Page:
The average asking price of homes across the UK has hit a new record high, according to the latest Rightmove data.
This month’s 2.1% monthly rise has pushed the average up to £327,797, thanks in part to the widening supply-demand imbalance in the market.
Buyer demand has hit a record-high, while the proportion of property available to buy has dropped to a record-low. This is now the fastest-selling market that Rightmove has measured since its records began.
Rightmove’s director of property data Tim Bannister said: “This is only the second time over the past five years that prices have increased by over 2% in a month, so it’s a big jump, especially bearing in mind that the lockdown restrictions are still limiting the population’s movements and activities. The property market has remained fully open, and is fully active to such an extent that frenzied buyer activity has helped to push the average price of property coming to market to an all-time high.
“The stars have aligned for this spring price surge, with buyers’ new space requirements being part of the constellation alongside cheap mortgages, stamp duty holiday extensions in England and Wales, government support for 95% mortgages and a shortage of suitable property to buy. There’s also growing optimism due to the vaccination roll-out, which is helping drive the momentum for a fresh start in fresh surroundings. It does mean that this spring’s buyers are facing the highest ever property prices, though with properties selling faster in the first two weeks of April than ever previously recorded by Rightmove at an average of just 45 days to be marked by the agent as sold, it seems that those buyers are not deterred.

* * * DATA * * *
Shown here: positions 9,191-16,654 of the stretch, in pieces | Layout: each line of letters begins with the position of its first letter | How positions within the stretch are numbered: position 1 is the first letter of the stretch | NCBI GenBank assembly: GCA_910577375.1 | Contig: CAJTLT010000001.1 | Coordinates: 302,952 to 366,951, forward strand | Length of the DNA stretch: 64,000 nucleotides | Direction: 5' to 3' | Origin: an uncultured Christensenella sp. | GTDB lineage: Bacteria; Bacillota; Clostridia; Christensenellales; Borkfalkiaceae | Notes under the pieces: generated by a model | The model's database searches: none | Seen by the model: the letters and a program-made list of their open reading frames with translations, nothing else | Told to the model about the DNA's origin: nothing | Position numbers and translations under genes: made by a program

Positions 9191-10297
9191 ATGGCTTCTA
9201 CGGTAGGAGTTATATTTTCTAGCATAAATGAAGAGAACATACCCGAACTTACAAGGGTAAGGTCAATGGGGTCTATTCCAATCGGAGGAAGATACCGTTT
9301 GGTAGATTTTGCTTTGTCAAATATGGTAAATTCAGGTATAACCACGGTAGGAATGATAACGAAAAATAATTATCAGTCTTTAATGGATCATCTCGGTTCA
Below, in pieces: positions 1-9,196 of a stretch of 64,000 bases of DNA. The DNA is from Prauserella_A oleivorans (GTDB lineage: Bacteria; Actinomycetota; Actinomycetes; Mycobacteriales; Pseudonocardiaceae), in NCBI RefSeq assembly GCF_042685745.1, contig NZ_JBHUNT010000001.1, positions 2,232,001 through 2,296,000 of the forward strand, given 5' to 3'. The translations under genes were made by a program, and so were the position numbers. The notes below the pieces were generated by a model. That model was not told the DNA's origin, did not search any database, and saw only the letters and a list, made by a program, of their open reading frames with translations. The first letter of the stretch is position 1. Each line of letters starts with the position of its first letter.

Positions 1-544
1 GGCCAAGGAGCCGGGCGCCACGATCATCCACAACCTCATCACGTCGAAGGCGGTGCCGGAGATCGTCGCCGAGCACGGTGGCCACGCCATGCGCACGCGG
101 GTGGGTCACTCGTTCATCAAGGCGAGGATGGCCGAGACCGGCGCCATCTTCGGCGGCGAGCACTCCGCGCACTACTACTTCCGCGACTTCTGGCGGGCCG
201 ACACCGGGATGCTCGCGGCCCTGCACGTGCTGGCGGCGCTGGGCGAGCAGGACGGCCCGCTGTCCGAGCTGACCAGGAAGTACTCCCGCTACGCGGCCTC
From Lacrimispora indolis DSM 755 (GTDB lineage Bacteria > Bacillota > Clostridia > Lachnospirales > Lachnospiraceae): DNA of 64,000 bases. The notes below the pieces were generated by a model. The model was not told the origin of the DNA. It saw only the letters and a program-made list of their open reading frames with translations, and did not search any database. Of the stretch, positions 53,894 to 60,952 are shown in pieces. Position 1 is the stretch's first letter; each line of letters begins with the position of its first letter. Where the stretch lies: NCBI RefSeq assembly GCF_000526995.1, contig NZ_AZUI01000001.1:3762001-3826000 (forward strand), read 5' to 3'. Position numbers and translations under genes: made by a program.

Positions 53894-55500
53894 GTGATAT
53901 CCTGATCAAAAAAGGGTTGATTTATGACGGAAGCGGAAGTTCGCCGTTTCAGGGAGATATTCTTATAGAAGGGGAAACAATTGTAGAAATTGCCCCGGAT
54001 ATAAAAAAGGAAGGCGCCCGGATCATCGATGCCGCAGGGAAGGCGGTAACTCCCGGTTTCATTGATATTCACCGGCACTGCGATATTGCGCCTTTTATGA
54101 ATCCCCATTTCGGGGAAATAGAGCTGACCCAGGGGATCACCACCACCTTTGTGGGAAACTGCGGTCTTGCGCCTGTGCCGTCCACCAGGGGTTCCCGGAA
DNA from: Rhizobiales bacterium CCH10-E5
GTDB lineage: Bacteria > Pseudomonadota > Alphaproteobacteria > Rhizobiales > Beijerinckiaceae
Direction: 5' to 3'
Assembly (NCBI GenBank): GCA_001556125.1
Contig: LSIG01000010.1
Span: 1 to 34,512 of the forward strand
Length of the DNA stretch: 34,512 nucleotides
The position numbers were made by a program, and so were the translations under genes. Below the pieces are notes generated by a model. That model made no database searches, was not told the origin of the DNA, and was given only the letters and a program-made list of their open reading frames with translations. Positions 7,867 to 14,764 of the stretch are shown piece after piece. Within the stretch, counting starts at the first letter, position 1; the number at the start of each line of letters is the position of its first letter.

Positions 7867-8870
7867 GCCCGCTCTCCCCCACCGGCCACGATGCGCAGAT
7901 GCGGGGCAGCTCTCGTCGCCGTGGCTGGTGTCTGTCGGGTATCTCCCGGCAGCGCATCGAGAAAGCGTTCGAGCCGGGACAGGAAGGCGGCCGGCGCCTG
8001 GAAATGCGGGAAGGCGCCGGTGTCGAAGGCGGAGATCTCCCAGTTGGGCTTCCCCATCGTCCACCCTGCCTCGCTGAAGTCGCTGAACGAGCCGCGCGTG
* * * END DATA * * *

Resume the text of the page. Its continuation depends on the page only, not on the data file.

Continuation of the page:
“Almost one in four [23%] properties that had a sale agreed in March had been on the market for less than a week, which is also the highest rate that we’ve ever recorded. If you’re looking to buy in the current frenetic market then you need to be on your toes and ready to move more quickly than ever before.”
Two- and three-bedroom semi-detached houses are being snapped up quickest, with 30% of those that are being marked as sold by agents having been on the market for less than a week. This suggests that the surge in activity is now being driven by the mass market where few buyers will be achieving the maximum stamp duty savings.
Bannister added: “The fast pace of the current market means that each week another activity record on Rightmove tumbles.
“Wednesday 7th April set a record of over 9.3 million visits to Rightmove, and March saw time spent on the site surpass two billion minutes in a month for the first time. This spring surge means that it’s a good time to come to market and achieve a good price and a quick sale, especially if you don’t have an onward purchase.
“The search for more space and new surroundings is still driving the market, with prices rising for the right property in the right location. Housing market activity remains high in Scotland where there has been no extension to the land and buildings transaction tax holiday which has now come to an end, which suggests that the same could happen when the tax holidays start to come to an end in England and Wales from the end of June.
“These rising prices will cause some buyer affordability challenges, as mortgage lending criteria are still constrained, and the record low available stock proportion will make it difficult for buyers to find the right property.
“Being able to act quickly when the right one does come along is vital, so having both a mortgage agreed in principle and your own property already sold subject to contract will help to get you to the front of the queue if you’re looking to buy this spring.”
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